graph.constructors {igraph} R Documentation

## Various methods for creating graphs

### Description

These method can create various (mostly regular) graphs: empty graphs, graphs with the given edges, graphs from adjacency matrices, star graphs, lattices, rings, trees.

### Usage

```graph.empty(n=0, directed=TRUE)
graph(edges, n=max(edges)+1, directed=TRUE)
graph.star(n, mode = "in", center = 0)
graph.lattice(dimvector, nei = 1, directed = FALSE, mutual = FALSE,
circular = FALSE)
graph.lattice(length, dim, nei = 1, directed = FALSE, mutual = FALSE,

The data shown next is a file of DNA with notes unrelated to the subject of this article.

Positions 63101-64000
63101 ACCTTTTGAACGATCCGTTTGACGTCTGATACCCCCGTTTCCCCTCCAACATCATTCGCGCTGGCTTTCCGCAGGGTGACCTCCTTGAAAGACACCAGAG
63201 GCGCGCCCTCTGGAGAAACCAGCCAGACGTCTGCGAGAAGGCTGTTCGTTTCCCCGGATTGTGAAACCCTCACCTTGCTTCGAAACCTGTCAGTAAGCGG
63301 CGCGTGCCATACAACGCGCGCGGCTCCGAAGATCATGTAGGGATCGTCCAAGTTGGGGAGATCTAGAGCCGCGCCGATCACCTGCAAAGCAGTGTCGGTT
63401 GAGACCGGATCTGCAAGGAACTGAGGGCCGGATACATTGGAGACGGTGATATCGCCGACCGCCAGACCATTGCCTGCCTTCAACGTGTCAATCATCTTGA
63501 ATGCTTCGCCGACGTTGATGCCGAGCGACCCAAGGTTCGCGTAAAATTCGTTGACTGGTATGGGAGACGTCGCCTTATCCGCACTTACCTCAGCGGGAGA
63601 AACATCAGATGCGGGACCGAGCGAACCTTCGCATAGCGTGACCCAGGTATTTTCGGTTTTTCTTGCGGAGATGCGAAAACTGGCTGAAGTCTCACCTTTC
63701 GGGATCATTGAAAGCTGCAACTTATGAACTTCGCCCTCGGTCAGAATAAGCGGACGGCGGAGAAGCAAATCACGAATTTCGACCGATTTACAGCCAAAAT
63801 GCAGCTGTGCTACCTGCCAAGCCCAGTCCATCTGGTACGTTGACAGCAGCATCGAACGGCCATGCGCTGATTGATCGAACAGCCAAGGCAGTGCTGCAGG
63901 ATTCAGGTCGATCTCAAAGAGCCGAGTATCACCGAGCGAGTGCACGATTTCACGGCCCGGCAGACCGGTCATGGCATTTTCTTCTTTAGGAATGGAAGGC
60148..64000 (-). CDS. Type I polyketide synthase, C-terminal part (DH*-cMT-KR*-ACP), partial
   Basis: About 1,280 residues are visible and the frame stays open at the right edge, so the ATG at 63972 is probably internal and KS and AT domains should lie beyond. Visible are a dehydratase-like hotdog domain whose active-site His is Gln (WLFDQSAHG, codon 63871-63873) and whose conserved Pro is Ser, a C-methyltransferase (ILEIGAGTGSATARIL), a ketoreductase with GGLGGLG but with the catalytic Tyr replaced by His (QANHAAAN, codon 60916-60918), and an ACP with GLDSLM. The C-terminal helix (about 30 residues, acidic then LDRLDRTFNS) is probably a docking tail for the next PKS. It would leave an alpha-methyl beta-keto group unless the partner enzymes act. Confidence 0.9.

circular = FALSE)
graph.ring(n, directed = FALSE, mutual = FALSE, circular=TRUE)
graph.tree(n, children = 2, mode="out")
graph.full(n, directed = FALSE, loops = FALSE)
graph.full.citation(n, directed = TRUE)
graph.atlas(n)
graph.edgelist(el, directed=TRUE)
graph.data.frame(d, directed=TRUE)
graph.extended.chordal.ring(n, w)
```

### Arguments